Positive Discipline: Here's Why A 'Time In' Is Better Than A Time-Out

By Amanda Moore, Parent Herald May 02, 04:05 am

A child who misbehaves often gets a time-out. Many parents and experts regard this tactic as the more acceptable, effective and positive discipline method over physical punishment.

Parents usually ask children in a time-out to sit in a corner while they're not allowed to do anything else. The goal is to let them mull over what they did wrong so that, hopefully, they will never do it again.

A time-out, however, has its downsides. In recent years, parents and experts have debated on whether this type of method actually bears negative effects.

As Chris Young noted via Craig Daily Express, children who are given time-outs could get angry or develop feelings of resentment towards the person who told them to stay in the corner for misbehaving. Instead of learning not to repeat the same mistakes, a time-out or a time away in isolation could aggravate the children's feeling and belief that they are bad.

"Chances are they were already feeling not very good about themselves before the outburst," expert Otto Weininger, Ph.D. said, as per Aha Parenting. "The isolation just serves to confirm in their own minds that they were right."

A time-out also provokes a power struggle between the child and the adult. It doesn't reaffirm the child-parent relationship as it's the adults who always "wins" in this power struggle.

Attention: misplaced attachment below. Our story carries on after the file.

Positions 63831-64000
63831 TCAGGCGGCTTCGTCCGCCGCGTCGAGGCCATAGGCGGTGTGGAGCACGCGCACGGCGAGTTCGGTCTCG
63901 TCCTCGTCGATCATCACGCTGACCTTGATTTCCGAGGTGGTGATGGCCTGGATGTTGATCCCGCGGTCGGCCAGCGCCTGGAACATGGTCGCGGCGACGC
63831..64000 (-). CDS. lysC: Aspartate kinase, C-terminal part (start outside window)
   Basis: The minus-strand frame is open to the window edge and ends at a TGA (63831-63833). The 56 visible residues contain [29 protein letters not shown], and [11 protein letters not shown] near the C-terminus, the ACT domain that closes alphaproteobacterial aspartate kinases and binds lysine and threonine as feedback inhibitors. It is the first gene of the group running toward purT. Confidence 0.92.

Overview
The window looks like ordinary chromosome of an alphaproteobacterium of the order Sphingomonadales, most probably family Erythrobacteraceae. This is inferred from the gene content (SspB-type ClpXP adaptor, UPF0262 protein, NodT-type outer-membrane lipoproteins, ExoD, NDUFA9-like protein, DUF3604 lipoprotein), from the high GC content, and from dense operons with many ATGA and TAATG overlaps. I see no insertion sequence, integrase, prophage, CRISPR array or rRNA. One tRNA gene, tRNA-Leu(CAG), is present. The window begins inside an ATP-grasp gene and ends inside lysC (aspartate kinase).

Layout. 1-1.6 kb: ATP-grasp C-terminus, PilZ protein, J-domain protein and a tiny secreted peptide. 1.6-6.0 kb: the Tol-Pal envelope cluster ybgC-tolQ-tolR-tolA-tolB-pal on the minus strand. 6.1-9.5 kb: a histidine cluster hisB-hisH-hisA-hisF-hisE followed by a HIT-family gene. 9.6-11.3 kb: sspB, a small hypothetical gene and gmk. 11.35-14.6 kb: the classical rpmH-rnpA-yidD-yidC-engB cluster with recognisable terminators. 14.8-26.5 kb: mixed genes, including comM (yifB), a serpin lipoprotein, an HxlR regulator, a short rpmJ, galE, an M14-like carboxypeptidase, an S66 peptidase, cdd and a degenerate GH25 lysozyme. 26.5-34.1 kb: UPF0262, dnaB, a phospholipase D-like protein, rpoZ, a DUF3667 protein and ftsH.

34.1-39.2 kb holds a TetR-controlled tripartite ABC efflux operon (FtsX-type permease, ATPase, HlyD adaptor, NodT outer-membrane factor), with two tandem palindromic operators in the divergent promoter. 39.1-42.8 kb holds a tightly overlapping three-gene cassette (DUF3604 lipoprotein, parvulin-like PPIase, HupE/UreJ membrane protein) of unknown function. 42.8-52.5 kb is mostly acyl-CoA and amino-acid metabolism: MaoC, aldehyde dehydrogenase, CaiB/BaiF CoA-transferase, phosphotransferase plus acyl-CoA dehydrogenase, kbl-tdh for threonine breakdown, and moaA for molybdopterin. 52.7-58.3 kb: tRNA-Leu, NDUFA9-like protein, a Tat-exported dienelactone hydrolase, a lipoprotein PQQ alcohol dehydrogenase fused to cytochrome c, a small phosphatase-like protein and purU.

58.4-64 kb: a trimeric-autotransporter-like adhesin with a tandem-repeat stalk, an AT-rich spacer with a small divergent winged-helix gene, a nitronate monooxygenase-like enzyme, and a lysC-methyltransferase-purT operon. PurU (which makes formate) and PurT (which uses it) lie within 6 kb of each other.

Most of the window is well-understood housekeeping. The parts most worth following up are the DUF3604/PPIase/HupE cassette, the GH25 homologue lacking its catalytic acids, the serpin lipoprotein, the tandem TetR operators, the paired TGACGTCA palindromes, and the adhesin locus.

The kids, however, could learn to figure out how they can exact "revenge" on their parents during a time-out. Thus, whatever behavior that needs correction doesn't improve.

Some experts are now saying not every kid responds to a time-out well, especially for those below five-years-old. So, instead of time-outs, parents must do "time in" with their misbehaving children. The methods in a time in are more about nurturing and assuring the child he's still loved, acknowledged and given worth even if he misbehaved.

Time in involves the parents sitting down with a child as he or she settles down from having a tantrum. Sometimes, children in a time in might express unwillingness to hug their parents and however bad this might seem, adults should still make an effort to connect by verbalizing acknowledgment or making eye contact.

Time in involves teaching the child coping mechanisms and ways to handle their feelings of hurt, frustration, anger or disappointment. It helps them develop problem-solving skills, self-awareness and methods of resolving conflicts within themselves and with others.

Learn more about age-appropriate time in discipline methods from psychologists the Weinholds. Watch the video below for more insights on time in versus time-out.

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